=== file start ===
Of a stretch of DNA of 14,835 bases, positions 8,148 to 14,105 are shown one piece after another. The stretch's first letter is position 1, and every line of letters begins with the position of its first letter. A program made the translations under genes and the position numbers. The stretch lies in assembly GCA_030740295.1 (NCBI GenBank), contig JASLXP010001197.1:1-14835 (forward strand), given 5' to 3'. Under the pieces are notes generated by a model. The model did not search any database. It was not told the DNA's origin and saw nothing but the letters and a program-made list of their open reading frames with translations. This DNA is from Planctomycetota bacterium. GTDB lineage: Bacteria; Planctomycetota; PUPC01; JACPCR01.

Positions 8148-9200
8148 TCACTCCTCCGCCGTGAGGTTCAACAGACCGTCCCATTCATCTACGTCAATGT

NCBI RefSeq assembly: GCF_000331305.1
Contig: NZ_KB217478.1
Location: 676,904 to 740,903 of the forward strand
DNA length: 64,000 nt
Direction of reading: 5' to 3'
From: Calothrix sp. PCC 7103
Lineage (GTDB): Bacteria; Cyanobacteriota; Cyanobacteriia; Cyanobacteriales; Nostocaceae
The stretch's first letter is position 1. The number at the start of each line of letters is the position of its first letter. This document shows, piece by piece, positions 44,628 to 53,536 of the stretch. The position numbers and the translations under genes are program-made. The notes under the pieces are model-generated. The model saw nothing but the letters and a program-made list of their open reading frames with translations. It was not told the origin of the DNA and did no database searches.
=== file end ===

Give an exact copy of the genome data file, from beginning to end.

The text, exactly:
Of a stretch of DNA of 14,835 bases, positions 8,148 to 14,105 are shown one piece after another. The stretch's first letter is position 1, and every line of letters begins with the position of its first letter. A program made the translations under genes and the position numbers. The stretch lies in assembly GCA_030740295.1 (NCBI GenBank), contig JASLXP010001197.1:1-14835 (forward strand), given 5' to 3'. Under the pieces are notes generated by a model. The model did not search any database. It was not told the DNA's origin and saw nothing but the letters and a program-made list of their open reading frames with translations. This DNA is from Planctomycetota bacterium. GTDB lineage: Bacteria; Planctomycetota; PUPC01; JACPCR01.

Positions 8148-9200
8148 TCACTCCTCCGCCGTGAGGTTCAACAGACCGTCCCATTCATCTACGTCAATGT

NCBI RefSeq assembly: GCF_000331305.1
Contig: NZ_KB217478.1
Location: 676,904 to 740,903 of the forward strand
DNA length: 64,000 nt
Direction of reading: 5' to 3'
From: Calothrix sp. PCC 7103
Lineage (GTDB): Bacteria; Cyanobacteriota; Cyanobacteriia; Cyanobacteriales; Nostocaceae
The stretch's first letter is position 1. The number at the start of each line of letters is the position of its first letter. This document shows, piece by piece, positions 44,628 to 53,536 of the stretch. The position numbers and the translations under genes are program-made. The notes under the pieces are model-generated. The model saw nothing but the letters and a program-made list of their open reading frames with translations. It was not told the origin of the DNA and did no database searches.